undue influence

Heather Pilatic's picture

Silent Spring turns 50 next week, giving occasion for all manner of reflection on Rachel Carson's legacy as the author who catalyzed the U.S. environmental movement. The small, but vocal rightwing fringe continues in its campaign to paint Carson as the devil "responsible for more deaths than Hitler." But most mainstream reflections thus far have sought to contemporize Carson by drawing links between the issues she outlined in Silent Spring and the concerns we still face today. 

Claiming no special insight other than working daily in Carson's wake, I speculate that she'd be reporting in her way on one of these still-untold and/or under-reported pesticide stories: 

Pesticide Action Network's picture

For those who relegate the issue of corporate control to the sidelines of public debate, a new article published in the international, peer-reviewed British Medical Journal last month issued a surprising invitation to think again.

Professor Gerard Hastings at the University of Stirling points out the devastating impact on public health of the deceptive and virtually unregulated marketing campaigns of multinational corporations, connecting the dots between corporate takeover of the public mic and public health crises such as cancer, obesity and heart disease.

Pesticide Action Network's picture

Two years ago, on January 21, 2010, a Supreme Court panel that included ex-Monsanto lawyer Clarence Thomas made a decision that has since changed the face of election campaigning. The landmark ruling in Citizens United v. FEC declared corporations to be people and, under the guise of the First Amendment, permitted the pumping of unlimited amounts of corporate money into politics, opening the floodgates for a corporate buyout of democracy. The decision, which undid over a century of campaign finance reform, passed 5-4. Monsanto’s Clarence Thomas provided the critical vote.

Pesticide Action Network's picture

For over a year, PAN has been watching EPA’s long-overdue review of atrazine, a common herbicide and potent endocrine disruptor. From the outset we've called for reliance on science not funded by industry – and we've been disappointed. Of the roughly 25 health-related studies submitted for the review's final session, 10 were not available to the public and exempt from the rigors of peer review. These 10 ‘secret’ studies were also industry-funded.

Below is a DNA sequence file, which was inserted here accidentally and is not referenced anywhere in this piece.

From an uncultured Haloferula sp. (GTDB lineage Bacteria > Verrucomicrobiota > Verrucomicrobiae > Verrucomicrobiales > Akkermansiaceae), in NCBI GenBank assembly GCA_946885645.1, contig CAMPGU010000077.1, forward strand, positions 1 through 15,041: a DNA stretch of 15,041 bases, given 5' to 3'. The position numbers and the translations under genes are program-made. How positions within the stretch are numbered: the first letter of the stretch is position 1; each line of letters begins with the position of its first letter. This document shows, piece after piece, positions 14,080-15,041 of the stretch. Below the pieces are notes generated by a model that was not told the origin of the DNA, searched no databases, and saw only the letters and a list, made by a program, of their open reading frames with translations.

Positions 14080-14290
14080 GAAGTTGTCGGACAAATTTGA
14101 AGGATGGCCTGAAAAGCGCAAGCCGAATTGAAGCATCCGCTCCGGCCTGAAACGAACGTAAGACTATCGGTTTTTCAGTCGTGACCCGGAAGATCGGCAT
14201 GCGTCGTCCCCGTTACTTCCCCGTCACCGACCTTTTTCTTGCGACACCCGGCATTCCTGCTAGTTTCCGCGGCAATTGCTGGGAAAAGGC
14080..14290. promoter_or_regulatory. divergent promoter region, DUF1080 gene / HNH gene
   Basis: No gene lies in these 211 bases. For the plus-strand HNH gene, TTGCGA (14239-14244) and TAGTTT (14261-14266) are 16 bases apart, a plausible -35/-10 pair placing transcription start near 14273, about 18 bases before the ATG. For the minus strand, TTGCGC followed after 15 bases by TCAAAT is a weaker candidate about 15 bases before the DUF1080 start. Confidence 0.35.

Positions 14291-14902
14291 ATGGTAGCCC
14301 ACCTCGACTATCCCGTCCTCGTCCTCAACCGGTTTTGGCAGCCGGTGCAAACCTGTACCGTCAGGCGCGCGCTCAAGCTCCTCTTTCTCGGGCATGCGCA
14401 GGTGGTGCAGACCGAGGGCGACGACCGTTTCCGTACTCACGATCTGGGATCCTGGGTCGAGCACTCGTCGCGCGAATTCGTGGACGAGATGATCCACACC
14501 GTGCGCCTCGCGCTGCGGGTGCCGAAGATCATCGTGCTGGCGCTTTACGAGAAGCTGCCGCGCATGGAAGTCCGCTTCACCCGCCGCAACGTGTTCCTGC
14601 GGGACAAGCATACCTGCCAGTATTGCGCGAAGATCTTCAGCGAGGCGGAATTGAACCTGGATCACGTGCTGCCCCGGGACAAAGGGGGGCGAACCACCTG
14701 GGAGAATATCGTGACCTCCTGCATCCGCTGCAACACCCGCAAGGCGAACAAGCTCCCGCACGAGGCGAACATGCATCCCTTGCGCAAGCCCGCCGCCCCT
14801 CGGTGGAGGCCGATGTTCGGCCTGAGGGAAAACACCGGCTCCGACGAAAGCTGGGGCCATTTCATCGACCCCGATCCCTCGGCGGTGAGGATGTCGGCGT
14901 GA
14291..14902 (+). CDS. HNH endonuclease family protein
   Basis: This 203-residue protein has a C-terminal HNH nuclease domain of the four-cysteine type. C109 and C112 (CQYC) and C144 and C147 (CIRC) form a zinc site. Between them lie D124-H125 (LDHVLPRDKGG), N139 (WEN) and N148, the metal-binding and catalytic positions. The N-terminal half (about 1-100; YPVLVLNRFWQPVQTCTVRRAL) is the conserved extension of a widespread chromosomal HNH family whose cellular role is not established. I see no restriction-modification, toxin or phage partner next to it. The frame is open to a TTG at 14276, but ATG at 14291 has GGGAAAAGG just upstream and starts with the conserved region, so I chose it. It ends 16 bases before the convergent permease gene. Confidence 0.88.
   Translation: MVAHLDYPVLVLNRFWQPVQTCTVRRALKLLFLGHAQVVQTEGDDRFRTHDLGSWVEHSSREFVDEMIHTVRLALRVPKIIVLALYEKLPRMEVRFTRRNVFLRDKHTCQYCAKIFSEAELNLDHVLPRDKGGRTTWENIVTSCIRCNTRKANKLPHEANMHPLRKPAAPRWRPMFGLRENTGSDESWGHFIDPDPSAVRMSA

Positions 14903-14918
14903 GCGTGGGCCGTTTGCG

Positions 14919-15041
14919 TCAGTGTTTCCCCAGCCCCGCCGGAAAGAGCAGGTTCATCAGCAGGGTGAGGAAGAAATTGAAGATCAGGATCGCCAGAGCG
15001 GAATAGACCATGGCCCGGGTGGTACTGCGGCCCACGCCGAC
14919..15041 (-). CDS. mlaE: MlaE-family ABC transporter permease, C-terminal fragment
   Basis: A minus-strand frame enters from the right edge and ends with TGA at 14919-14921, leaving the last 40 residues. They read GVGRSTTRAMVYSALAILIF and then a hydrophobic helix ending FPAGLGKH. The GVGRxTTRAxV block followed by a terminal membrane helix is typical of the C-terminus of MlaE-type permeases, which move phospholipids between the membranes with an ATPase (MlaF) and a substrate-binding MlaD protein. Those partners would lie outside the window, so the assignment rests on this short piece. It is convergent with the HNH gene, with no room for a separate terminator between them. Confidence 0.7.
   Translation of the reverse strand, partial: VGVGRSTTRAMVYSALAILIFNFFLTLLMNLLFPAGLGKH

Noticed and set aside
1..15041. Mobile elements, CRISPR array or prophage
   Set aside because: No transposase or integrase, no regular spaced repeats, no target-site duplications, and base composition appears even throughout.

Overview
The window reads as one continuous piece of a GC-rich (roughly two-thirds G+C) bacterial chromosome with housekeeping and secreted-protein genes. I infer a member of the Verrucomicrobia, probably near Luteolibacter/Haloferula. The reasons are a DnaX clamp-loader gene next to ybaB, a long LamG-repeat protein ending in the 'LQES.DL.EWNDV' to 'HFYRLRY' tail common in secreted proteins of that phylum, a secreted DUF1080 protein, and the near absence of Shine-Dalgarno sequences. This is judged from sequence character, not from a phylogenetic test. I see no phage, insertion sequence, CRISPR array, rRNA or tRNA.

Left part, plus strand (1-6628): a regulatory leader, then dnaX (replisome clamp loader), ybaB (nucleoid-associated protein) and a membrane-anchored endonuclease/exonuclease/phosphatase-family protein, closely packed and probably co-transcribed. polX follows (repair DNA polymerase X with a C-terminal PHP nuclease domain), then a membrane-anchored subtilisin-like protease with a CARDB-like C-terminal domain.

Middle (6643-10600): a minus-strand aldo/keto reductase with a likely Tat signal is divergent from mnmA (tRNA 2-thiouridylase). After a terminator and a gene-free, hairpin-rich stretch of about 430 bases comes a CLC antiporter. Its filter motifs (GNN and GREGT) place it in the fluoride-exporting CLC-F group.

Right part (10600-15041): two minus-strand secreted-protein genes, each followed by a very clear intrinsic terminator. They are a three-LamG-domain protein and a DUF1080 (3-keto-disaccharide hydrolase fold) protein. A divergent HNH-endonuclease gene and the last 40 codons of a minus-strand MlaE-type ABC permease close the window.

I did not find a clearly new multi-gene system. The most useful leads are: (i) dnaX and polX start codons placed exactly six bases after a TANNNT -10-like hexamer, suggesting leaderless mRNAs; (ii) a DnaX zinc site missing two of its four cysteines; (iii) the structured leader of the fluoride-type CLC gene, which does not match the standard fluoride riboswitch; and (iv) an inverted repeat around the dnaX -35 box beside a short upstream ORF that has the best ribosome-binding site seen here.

Now the agency is accepting comments on a new petition to pull the use of atrazine, a petition that points to misleading industry-funded science as the basis for keeping this widely used herbicide on the market.

Pesticide Action Network's picture

Ever had lunch with a high-powered lobbyist for the chemical industry? As the Monterey County Weekly reported last week, a small-town high school teacher and a university graduate student were invited to share cookies at the offices of a well-known Sacramento lobbying firm concerned about the growing public opposition to the cancer-causing strawberry pesticide methyl iodide.

Goal of lunch: Diffuse and disorient the local movement against methyl iodide.

Target: visible community leaders.

Didn't work. The problem with the lobbyist's approach is that it's hard to dissect a movement, especially when so many people have the facts. As PAN's Kathryn Gilje previously reported, the movement is made up of high school students, chemists, farmers, farmworkers, moms and many others working in different ways to protect health and the environment. Just last May, over 200,000 people across the country called on EPA to ban methyl iodide.